Slobodanka Graham


Want to know how to fly and travel with carry on only?

Planepack provides advice, tips, interviews and podcasts to fly and travel light.

My luggage, my father and his ashes (lost luggage story #2)

My luggage, my father and his ashes (lost luggage story #2)

My father was born and lived in Serbia - the former Yugoslavia. After World War 2, he escaped to evade the Communist regime and in December 1955 he, my mother and my sister disembarked ship at Cape Town harbour. I was born the following April in Johannesburg and raised in Cape Town.

My parents adored Serbia but sadly my father never returned, fearing retribution for his escape. When he died in 1990, my father’s body was cremated and we interred the ashes at Maitland Cemetery. Eight years later, when we decided to migrate to Australia, I couldn’t bear the thought of leaving my father’s ashes behind. I had the urn exhumed and we brought his ashes to Wagga Wagga, packed inside my school suitcase.

For a long time, I intended to sprinkle my father’s ashes in his beloved Belgrade, but it was another 10 years before my mother and I journeyed to the old country and I had the opportunity to take my father’s ashes with me. I had an inkling that I might need permission to travel with human remains, but I ignored that thought.

Packing the ashes

On the morning of our trip, Mr PetMan unearthed the ashes from the suitcase - now in our garage.

‘These ashes are so heavy,’ I said with dismay. ‘I had no idea human remains weigh so much.’

I decided to take some of the ashes only.

‘My father won't know the difference,’ I assured Mr PetMan as I ladled ashes into a Tupperware container, jamming it into my suitcase.

My mother and I flew to Europe through Dubai. The trip went well - notwithstanding my mother’s excess baggage and overweight suitcase - and we arrived in Belgrade early the next morning. In the arrivals hall, I dragged my mother’s bag off the conveyer belt and waited for mine. I guess you know the outcome: my bag never arrived. Our argument with the Serbian airport authorities didn’t produce my suitcase; we caught a taxi to my aunt’s flat, my mother swearing in the back seat.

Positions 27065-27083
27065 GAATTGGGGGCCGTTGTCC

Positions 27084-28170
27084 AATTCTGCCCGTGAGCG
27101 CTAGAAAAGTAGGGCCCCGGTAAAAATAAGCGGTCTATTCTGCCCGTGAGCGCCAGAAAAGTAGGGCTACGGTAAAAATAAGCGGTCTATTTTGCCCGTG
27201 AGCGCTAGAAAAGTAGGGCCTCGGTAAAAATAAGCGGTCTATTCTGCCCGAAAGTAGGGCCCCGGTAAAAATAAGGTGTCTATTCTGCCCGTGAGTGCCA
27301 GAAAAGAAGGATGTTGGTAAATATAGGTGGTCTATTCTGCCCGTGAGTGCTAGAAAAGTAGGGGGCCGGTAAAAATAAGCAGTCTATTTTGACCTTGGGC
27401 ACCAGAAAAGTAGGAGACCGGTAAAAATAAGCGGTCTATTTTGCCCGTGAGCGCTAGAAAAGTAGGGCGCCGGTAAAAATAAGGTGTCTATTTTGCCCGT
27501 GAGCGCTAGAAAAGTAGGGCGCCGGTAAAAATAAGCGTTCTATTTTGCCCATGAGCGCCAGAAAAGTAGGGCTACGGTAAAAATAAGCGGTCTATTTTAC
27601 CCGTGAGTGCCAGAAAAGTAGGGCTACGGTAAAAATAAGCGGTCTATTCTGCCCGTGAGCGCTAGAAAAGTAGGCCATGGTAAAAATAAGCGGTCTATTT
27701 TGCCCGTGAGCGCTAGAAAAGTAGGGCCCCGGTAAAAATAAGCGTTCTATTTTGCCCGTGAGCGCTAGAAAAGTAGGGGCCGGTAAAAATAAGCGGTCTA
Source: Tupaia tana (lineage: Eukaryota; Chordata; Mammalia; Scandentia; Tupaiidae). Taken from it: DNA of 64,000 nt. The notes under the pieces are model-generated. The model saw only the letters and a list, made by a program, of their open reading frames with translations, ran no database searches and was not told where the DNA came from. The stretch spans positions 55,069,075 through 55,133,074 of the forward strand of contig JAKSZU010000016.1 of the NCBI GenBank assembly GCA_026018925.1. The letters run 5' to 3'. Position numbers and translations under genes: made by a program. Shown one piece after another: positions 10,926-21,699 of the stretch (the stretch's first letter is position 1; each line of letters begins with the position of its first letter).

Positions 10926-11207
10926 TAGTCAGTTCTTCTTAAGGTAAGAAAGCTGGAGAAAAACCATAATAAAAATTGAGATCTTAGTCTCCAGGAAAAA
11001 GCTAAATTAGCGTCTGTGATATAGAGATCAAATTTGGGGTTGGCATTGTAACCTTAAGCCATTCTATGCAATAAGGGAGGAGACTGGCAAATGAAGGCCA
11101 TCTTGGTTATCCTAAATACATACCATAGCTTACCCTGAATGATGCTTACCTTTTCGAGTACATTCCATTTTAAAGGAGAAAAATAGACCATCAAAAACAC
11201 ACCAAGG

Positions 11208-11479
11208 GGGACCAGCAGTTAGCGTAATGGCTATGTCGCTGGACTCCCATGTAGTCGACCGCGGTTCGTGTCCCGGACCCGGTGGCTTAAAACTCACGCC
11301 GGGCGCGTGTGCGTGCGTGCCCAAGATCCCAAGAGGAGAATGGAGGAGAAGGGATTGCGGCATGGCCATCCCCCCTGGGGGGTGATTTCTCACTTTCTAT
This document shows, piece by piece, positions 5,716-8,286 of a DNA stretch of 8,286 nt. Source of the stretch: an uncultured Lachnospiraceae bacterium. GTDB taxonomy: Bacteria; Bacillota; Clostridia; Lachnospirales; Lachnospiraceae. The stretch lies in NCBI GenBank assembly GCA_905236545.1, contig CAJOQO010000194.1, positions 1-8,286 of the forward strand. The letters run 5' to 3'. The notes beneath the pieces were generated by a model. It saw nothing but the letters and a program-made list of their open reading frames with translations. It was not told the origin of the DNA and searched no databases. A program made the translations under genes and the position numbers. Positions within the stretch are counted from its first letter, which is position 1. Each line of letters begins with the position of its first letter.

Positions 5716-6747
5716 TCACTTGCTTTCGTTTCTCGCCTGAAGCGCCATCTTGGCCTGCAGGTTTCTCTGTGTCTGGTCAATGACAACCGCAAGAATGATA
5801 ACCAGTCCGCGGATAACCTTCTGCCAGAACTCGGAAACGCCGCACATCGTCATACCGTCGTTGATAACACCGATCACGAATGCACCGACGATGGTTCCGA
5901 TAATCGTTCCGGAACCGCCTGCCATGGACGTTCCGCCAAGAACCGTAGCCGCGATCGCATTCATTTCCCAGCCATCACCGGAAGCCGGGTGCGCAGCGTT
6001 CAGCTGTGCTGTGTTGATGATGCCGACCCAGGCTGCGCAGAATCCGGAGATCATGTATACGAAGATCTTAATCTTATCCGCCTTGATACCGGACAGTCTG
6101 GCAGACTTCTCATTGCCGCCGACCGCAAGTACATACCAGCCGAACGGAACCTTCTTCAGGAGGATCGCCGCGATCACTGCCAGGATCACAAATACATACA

Losing the ashes

I spent three weeks in Europe, but my bag was elsewhere. Each day my mother encouraged me to shout over the phone at the JAT employees and airport officials - but still my bag remained lost. I was mortified: what if the Dubai officials had impounded my suitcase when they spotted a powder they mistook for cocaine? What if they imprisoned me? I was returning alone: who would rescue me if I languished in a Dubai jail? Added to my anxiety was the thought that my father’s ashes were trundling around a baggage carousel - lost forever because of me.

At the end of my holiday, I flew back to Australia through Dubai - without any arrest or questions - arriving safely in Canberra. Three weeks later my mother phoned me from Belgrade:

Regaining the ashes

‘Your bag haf arrived,’ she said, her tone expressing indignation at the errant suitcase. ‘Vot you vant me to do wit it?’

‘Send it back to Australia,’ I responded, ‘but take out Daddy’s ashes so you can sprinkle them in Belgrade. Are they still in the bag?’

‘Vel there’s some sandy in your clothes. But I take it out,’ she replied. I imagined her and my aunt muttering: ‘She haf no respect for poor Branko and his ashes.’

Sprinkling the ashes

As it turned out, my mother didn’t sprinkle my father’s ashes - she said it rained too much during her stay. For four years longer my father’s ashes remained in the Tupperware container before my aunt sprinkled them from a Belgrade bridge - on the day of my mother’s funeral. Finally my father - or at least some part of him - was home.


What colour is your wardrobe?

What colour is your wardrobe?

Mask up! How to spend 14 hours or more in an aeroplane

Mask up! How to spend 14 hours or more in an aeroplane